Environment

Welcome to BioTown, USA

Submitted by Norm Roulet on Tue, 07/11/2006 - 00:36.

I let the TV run on after the BBC news tonight and Nightly Business Report came on... blah, blah, blah... until the "Last Word", on Reynolds, Indiana... a small rural town of about 500 people in 200 housholds... why on Earth was this town in the Nightly News? Because this has been declared by the governor of Indiana as BioTown, USA.

Lead Awareness March from Public Square to Mall C, and Lead Education Rally

Submitted by Norm Roulet on Mon, 07/10/2006 - 18:33.
07/19/2006 - 10:30
07/19/2006 - 12:30
Etc/GMT-4

July 17 – 21 is Ohio Lead Awareness Week. We would like to invite you to participate in the March for Lead Safe Living. This event is planned by the Greater Cleveland Lead Advisory Council to make people aware of the issues of childhood lead poisoning, and to let people know that we can do a better job in eliminating these problems. The Greater Cleveland Lead Advisory Council, co-chaired by the Cleveland Department of Public Health, Cuyahoga County Board of Health, and Lutheran Metropolitan Ministry, along with over fifty community partners, is committed to eliminating childhood lead poisoning by the year 2010.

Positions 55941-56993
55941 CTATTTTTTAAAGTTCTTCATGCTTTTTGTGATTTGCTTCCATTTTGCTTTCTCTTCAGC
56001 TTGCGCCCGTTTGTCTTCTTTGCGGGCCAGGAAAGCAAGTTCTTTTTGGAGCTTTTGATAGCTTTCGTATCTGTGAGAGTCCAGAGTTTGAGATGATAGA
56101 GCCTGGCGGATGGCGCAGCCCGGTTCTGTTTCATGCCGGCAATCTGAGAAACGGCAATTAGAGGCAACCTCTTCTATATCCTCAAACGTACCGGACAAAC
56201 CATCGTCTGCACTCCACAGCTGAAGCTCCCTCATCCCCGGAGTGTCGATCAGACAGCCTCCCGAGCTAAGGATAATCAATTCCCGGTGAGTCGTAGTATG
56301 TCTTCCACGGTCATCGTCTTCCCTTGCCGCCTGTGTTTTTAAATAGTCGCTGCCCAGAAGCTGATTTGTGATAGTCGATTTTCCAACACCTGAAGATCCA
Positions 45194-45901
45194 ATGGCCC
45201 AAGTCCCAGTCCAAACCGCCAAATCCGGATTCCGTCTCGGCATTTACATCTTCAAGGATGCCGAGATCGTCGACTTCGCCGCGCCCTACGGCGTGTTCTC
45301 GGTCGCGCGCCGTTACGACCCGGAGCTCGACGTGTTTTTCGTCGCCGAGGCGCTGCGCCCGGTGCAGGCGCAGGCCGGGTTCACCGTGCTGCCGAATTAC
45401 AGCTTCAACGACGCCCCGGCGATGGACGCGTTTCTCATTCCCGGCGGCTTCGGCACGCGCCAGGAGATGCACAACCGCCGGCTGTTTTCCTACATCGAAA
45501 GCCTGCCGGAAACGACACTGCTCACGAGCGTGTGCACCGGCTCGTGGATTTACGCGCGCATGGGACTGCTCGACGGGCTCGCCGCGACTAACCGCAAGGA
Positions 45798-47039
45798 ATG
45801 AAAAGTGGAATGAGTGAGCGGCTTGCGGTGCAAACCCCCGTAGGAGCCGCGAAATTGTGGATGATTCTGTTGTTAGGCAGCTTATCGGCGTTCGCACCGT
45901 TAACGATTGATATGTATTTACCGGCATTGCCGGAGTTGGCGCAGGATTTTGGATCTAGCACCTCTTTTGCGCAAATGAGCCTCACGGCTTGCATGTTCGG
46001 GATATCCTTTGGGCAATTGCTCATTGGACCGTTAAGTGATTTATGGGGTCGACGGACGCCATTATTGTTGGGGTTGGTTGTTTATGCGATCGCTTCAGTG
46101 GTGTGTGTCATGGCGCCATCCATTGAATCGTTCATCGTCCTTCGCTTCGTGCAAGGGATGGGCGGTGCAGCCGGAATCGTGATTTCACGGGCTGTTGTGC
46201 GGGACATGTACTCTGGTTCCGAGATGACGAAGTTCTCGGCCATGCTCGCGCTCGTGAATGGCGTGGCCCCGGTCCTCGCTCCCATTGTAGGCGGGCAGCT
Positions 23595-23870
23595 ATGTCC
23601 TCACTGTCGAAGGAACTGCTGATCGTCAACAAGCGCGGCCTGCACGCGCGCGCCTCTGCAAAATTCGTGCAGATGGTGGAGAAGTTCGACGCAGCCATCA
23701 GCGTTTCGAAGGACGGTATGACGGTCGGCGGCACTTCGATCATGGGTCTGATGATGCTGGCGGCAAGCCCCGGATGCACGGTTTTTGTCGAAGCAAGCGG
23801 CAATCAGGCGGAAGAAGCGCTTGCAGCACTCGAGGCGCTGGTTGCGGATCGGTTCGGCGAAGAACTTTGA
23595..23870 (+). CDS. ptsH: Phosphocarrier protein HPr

Location

Public Square and Mall C, next to Cleveland City Hall Cleveland, OH
United States

Voices and Choices speaks from Micro and Macro Economic Perspectives

Submitted by Norm Roulet on Mon, 07/10/2006 - 12:30.

As an economist, I've always been fascinated by the wealth of value our foundations provide this region, including funding arts and culture, supporting innovation in education, catalyzing the economy and leading government transformation, and most remarkably forming The Fund For Our Economic Future and funding global change leaders America Speaks to lead the Voices and Choices collaboration now poised to revolutionize our regional insight and economic development. As an open source economic developer for the region, I've had significant opportunity to work on many projects funded by local foundations that are truly transformational, including Voices and Choices, so I feel I must speak up in complete support for this initiative of America Speaks.

Fund for Our Economic Future and Voices and Choices are transforming real NEO for the best

Submitted by Norm Roulet on Mon, 07/10/2006 - 11:26.